We can wait until the whole sordid mess plays out, but as someone who has spent a lot of time researching and training managers about sexual harassment, it is all but certain that Al Gore’s reputation is a goner. One accusation of sexual harassment can be and often is a false alarm. When more allegations of the same type begin to surface after one accuser has broken the dam, however, it is a sure sign that the accused is a serial harasser. The National Enquirer, which has a nose for sleaze (see: John Edwards) is reporting that two more masseuses in two different locales have reported in-room encounters with Gore that echo that of the Portland masseuse whose complaint about Gore was first stifled by her environmentalist friends, and later by the Portland police. This news puts in a new perspective Gore’s unseemly defenses of Bill Clinton’s conduct when Al was Veep, and may even begin to solve the mystery of why the “Love Story” Gores ended in divorce. Al, in other words, probably really is a “crazed sex poodle.”
Will this development greatly damage his ability to exercise influence in the climates change debate? Of course it will. This is cognitive dissonance at work: if a person is associated with a strongly negative value, it drags down everything he endorses, represents or advocates. This is what makes the “politics of personal destruction” so devastating. Human beings are incapable of sorting out the contradictions and inconsistencies in public figures who we only know from a distance; if we like and respect them and respect them, we are likely to appreciate their work and what they say. If we think one is a crazed sex poodle, however…well, it’s going to be hard to take him seriously.
In Gore’s case, this seems especially unfair. There are a lot of brilliant sexual harassers out there; I personally don’t think Gore is brilliant, but whether or not he molests masseuses shouldn’t change the validity (or not) of his message regarding global warming. We don’t see O.J. Simpson or Lindsay Lohan being engaged as advocates for lowering the deficit, either, though, no matter how intellectually persuasive they might be. The fact is that a serious message needs an admirable messenger, or the message will be ignored.
When the message is related to a messenger’s flaws, there is more reason to reject both, on grounds of hypocrisy. Bill Cosby, another serial harasser, encountered this phenomenon shortly after he became a prominent advocate for emphasizing values, ethics and morality in the African-American community. As I wrote about his situation in 2007:
“Cosby’s answer … has been to say that his message should be evaluated on its own merits, and the mistakes he has made in his life are irrelevant. Cosby is trying to have it both ways. His message is being debated and publicized in the black community only because it is being delivered by him, Bill Cosby, celebrity, comedian, actor, producer, author and educator. The message wouldn’t have any impact if, for example, I delivered it; the black community doesn’t know me, or have a reason to listen to what I say. And Bill Cosby, who it appears gave drugged wine to at least fourteen young women (logic tells us it was probably more), cannot deliver this message either. When a parent who lets his children run wild sends me unsolicited parenting advice, I don’t give careful consideration to his recommendations because I don’t respect his parenting skills. Somewhere a seven year-old girl may be explaining the secret to world peace that we have sought for centuries, but even though she may have stumbled on the wisdom of the ages, she has no credibility. No one will listen. That’s life. “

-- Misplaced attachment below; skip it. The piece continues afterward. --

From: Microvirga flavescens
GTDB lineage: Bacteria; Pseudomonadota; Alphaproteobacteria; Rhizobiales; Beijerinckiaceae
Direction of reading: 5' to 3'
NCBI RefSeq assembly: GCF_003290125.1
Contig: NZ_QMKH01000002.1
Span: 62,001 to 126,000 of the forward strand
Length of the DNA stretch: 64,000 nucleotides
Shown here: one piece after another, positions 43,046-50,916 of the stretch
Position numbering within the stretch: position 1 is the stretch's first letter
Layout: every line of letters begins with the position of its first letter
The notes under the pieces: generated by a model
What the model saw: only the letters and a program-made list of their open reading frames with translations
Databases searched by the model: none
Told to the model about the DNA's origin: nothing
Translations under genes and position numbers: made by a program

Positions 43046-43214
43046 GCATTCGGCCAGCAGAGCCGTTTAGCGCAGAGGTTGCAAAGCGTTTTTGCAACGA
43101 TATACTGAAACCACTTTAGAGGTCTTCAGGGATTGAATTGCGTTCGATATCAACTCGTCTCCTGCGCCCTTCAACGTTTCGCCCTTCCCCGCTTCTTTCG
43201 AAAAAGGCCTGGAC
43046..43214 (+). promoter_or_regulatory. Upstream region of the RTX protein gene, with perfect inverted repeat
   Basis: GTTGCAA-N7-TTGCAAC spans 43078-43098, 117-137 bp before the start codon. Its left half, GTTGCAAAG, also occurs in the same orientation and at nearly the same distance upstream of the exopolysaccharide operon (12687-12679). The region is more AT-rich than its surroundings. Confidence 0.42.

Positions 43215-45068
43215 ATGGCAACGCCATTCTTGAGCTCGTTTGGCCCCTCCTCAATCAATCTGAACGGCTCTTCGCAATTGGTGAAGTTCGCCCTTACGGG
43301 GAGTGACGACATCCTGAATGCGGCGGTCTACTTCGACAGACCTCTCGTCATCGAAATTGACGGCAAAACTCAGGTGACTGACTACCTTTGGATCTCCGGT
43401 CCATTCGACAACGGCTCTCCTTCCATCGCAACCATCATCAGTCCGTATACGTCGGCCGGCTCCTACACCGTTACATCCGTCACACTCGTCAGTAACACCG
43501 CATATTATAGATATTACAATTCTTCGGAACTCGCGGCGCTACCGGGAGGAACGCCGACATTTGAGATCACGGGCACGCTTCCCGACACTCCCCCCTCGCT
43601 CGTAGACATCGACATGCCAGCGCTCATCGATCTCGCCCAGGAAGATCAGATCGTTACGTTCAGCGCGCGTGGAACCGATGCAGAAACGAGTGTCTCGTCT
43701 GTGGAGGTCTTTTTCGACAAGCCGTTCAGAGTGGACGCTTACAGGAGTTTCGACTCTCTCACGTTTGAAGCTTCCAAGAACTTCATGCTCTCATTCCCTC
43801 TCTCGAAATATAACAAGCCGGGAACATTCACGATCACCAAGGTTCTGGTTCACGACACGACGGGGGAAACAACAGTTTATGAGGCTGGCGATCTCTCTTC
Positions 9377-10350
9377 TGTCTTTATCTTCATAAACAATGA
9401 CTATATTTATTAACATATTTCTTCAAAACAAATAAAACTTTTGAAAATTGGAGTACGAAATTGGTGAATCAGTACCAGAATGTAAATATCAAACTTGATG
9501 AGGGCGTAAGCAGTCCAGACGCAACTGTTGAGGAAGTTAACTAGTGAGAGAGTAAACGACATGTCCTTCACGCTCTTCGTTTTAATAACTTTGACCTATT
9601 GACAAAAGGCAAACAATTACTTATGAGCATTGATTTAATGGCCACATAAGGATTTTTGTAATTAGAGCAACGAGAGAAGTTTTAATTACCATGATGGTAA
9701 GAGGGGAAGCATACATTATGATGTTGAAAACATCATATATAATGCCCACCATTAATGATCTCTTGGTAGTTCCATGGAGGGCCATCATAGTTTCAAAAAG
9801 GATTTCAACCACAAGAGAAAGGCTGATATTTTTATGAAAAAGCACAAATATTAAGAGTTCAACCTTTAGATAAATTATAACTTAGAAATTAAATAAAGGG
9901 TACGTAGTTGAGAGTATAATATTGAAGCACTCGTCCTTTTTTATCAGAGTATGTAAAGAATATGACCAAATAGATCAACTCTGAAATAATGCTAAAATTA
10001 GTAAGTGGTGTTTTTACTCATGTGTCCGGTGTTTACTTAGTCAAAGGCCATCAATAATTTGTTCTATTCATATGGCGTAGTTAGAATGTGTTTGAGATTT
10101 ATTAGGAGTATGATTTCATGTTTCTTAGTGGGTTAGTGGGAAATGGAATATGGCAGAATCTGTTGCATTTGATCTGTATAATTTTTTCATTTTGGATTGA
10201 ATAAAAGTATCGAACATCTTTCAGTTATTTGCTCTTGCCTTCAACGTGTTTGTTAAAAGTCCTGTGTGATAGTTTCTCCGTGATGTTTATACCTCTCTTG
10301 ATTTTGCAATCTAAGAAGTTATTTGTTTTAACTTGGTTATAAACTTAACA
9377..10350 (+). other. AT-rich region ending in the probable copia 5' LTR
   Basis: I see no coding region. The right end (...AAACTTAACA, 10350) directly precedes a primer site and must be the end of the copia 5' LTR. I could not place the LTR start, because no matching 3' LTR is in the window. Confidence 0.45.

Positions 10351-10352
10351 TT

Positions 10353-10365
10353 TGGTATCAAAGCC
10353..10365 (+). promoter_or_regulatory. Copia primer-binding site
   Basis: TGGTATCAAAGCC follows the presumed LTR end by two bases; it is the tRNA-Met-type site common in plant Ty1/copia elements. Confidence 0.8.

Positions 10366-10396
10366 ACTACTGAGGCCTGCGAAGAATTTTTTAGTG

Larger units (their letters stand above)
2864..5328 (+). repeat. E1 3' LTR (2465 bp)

No one wants to listen to what a crazed sex poodle has to say about civilization’s obligations to address climate change, either. This is where Gore has failed his public, his cause and his supporters. If a messenger has an important message to deliver, he or she must acknowledge human nature and how the persuasiveness and perceived wisdom of every message depends upon the character and conduct of the messenger. Having a powerful and important message is not good enough, even though logically it may seem that it should be.
Bill Cosby, who understood that his accomplishments gave him a platform to help change the conduct of some black parents for the better, also had an obligation not to undermine his power to deliver a message that could accomplish this important goal. He failed that obligation, and so, it seems, has Al Gore. Blinded by privilege, ego, celebrity, confidence that he would be protected by the police and the media, or just raw masseuse lust, Gore allowed selfish and irresponsible desires and instincts to interfere with his ability to advance an objective he has claimed will save humanity. What warped priorities! It is as if Paul Revere interrupted his ride on April 18, 1775 to spend a couple of hours in a bordello.
In the end, that is why it may be reasonable to discount Gore’s credibility as a climate change herald. If his message was so important, so critical to the future of the earth and the lives of millions, why would he risk impeding it for the chance to have some naughty romps in hotel room with intimidated young women?
If Al Gore didn’t take his own message, and his own importance as a messenger and a leader, more seriously than that, he deserves no credibility.
UPDATE: Portland police have closed their investigation, and will bring no charges against Al Gore…a not unexpected result following a three-year delay in the inquiry into the masseuse’s complaint.